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Dog Trainer, Barbara Johnson, CPDT-KSA, A-CDBC.

Kate: Should a trainer be certified, and if so, by who?

Barbara Johnson: People who become dog trainers have a passion for all animals. Many have had previous careers and the love of the dog drew us in. Many people began by volunteering at their local shelters or even began with their own dogs. When looking for a positive reinforcement trainer, I would suggest that a puppy/dog owner do their research. The Association of Professional Dog Trainers is an excellent source of information for the general public. Trainers are listed by state and by their credentials. Another resource is the family vet who typically has relationships with a several trainers in their area. Something to keep in mind is that the relationship is between the trainer and the human, so people skills are very important and critical to success.

The most widely known test for the certification process for dog trainers is upheld by the Certification Council for Professional Dog Trainers. There are requirements that all trainers must meet prior to sitting for the exam, but once met, the trainers can earn their CPDT-KA (Knowledge Assessed), CPDT-KSA (Knowledge and Skills Assessed) or a CBCC-KA (Certified Behavior Consultant-Knowledge Assessed). The International Association of Animal Behavior Consultants (IAABC) only certifies behavior consultants in the area of dogs, cats, horses and parrots. Trainers who are certified need to have continuing education units in order to maintain their certification in good standing. This also assures their clients that they are keeping up with the latest news and trends in dog training.

How often do I need to work with my dog for the training to work?

Johnson: I always tell my clients that every interaction with their puppy or dog is an opportunity for training. If it begins to feel like "another task on my plate," your training time will not be effective. Keep sessions short, fun and always end on a positive note. The goal is to create a training environment within your home that you and your dog will enjoy.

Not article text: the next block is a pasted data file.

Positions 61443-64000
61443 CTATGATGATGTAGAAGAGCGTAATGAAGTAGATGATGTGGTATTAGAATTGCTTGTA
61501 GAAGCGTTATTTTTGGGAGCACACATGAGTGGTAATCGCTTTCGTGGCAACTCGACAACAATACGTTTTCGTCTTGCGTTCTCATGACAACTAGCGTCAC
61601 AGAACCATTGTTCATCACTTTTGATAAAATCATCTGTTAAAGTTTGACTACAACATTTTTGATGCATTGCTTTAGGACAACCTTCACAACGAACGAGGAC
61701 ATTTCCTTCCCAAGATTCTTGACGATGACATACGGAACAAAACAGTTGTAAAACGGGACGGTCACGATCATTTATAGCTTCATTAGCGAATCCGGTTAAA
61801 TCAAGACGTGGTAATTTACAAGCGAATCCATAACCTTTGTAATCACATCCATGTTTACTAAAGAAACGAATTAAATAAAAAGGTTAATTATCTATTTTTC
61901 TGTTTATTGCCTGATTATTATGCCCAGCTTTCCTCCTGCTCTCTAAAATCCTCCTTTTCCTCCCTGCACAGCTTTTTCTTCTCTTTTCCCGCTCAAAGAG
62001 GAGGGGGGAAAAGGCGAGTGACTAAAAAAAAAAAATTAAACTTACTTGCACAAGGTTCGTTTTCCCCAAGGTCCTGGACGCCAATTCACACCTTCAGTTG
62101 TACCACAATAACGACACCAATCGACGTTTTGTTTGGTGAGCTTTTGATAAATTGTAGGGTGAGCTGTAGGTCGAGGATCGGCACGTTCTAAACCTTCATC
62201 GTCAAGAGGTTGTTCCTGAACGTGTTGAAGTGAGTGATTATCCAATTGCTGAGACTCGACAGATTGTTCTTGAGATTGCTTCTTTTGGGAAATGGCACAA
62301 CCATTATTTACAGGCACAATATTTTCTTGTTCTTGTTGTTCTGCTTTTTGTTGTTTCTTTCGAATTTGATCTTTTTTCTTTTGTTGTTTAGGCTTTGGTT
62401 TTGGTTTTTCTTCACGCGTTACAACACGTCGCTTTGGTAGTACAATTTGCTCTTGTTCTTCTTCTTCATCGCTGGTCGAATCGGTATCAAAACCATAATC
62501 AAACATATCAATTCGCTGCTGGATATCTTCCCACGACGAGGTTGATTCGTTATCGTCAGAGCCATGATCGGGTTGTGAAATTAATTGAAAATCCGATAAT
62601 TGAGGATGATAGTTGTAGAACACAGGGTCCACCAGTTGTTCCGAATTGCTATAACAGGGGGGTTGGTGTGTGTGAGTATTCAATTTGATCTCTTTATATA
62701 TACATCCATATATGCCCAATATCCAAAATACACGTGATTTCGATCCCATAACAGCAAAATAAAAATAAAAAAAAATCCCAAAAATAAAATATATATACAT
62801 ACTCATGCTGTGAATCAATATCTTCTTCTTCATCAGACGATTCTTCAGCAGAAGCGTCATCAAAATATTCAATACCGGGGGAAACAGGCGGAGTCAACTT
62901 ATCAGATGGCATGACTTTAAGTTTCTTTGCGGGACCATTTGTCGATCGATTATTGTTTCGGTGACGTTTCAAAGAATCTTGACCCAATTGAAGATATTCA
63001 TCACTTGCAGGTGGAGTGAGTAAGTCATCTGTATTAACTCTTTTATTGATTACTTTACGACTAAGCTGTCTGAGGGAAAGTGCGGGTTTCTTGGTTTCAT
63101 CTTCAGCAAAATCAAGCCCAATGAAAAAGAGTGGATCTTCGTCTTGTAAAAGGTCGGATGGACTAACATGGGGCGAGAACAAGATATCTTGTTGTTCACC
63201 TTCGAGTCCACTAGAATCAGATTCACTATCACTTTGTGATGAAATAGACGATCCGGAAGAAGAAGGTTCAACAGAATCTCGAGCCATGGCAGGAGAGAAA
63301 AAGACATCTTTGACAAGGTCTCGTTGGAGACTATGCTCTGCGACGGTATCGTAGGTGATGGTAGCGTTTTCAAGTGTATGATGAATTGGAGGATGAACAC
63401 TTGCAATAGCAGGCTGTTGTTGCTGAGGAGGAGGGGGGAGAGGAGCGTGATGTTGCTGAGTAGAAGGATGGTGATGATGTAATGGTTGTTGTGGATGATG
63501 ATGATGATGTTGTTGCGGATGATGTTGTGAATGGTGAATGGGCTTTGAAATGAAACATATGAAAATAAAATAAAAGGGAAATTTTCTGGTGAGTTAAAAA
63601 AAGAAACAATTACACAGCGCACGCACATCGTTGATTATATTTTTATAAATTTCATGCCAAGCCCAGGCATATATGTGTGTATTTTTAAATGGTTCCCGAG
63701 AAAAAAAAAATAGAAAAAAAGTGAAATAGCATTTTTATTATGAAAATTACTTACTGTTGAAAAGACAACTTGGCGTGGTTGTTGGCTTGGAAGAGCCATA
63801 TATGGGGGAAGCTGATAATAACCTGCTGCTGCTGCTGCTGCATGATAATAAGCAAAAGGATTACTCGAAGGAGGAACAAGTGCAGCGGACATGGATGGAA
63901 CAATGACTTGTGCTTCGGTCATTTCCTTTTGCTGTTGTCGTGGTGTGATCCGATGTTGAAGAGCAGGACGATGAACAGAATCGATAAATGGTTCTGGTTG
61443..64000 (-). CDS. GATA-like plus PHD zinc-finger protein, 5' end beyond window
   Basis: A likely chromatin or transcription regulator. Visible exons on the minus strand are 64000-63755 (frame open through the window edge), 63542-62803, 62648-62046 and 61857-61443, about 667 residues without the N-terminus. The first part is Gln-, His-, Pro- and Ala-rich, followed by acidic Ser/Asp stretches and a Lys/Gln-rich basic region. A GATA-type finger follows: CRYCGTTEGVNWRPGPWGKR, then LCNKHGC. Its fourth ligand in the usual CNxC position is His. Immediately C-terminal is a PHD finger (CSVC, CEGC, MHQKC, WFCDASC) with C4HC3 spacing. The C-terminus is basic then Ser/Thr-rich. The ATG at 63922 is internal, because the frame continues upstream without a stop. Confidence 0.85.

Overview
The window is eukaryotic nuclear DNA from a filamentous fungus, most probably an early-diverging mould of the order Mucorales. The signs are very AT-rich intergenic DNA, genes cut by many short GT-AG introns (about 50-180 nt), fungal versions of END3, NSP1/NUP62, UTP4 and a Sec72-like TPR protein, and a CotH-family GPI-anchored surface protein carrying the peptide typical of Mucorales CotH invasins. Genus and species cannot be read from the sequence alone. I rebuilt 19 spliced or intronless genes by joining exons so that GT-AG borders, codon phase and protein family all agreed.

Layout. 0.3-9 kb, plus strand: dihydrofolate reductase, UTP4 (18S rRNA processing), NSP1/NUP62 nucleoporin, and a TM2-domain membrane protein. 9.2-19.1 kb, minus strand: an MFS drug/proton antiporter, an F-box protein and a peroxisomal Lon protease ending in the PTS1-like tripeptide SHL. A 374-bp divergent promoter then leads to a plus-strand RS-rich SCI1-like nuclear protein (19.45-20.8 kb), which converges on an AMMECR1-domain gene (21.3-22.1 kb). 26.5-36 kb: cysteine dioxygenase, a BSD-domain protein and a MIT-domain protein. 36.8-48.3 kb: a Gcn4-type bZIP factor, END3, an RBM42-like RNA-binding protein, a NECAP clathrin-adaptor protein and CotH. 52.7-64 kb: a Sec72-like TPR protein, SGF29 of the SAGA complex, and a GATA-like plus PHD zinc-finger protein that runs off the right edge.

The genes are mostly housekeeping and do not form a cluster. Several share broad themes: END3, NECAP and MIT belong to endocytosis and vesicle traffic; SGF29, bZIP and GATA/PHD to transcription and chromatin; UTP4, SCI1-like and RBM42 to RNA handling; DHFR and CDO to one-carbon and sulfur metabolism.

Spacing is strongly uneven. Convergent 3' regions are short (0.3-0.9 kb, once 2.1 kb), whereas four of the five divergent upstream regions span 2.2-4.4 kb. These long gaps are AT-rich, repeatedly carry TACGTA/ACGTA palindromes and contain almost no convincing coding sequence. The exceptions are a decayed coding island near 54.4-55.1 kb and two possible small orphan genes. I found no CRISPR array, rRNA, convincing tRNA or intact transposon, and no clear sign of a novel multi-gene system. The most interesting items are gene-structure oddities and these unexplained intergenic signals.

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Clicker training by Shutterstock.

What advice would you give any dog owner for a more well-behaved pet?

Johnson: The three basics I tell all of my clients are: patience, consistency, and dedication.

  • Patience: Don't feel as if training your dog is another chore in your day. Take this opportunity to build a loyal and loving relationship with your pet. If you are feeling stressed, tired or just not in the mood, your dog will pick up on that energy and not respond to you as if you were relaxed. With that in mind, it is also beneficial if you learn to read your dog. Make note of the time of the day when he is most eager for interaction with you. Remember, every interaction is an opportunity for training.
  • Consistency: We all do better when we know what is expected of us and our dogs are no different. As you begin your training program, be consistent with your verbal cues, hand signals and body posture. Dogs can read us like a book, so we need to make sure that we are saying same thing during each session.
  • Dedication: As trainers we see so many families who bring dogs into their homes and do nothing but give it food and shelter. While a dog is considered a "social" animal, we owe it physical exercise, mental stimulation, love and affection, proper nutrition and medical care. We all know that dogs bring so much to our lives, and the research in the human-canine bond is growing each day. Nothing makes a trainer happier than working with a client who is dedicated to their dog and to training that dog to their fullest potential.

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Jack practicing his "leave it" command

Another piece of advice that Barbara gave us that really stuck with me is “catch your dog doing something right.” I try to do that every day with Jack and Maggie and then praise them to the heavens. At the end of the day, your dog really wants to please you, so let them know when they do!

I highly recommend working with a trainer if you have any concerns about your dog or just want them to behave better. They see things with fresh eyes and can quickly assess areas of improvement in your training program. Many are not just dog trainers, but experts in animal behavior. It’s up to YOU to make an honest assessment about the trainer and whether they will meet the needs of you and your dog.

How about you? Tell us about your successes and failures in working with a dog trainer in the comments!

Other stories by Kate O'Brien: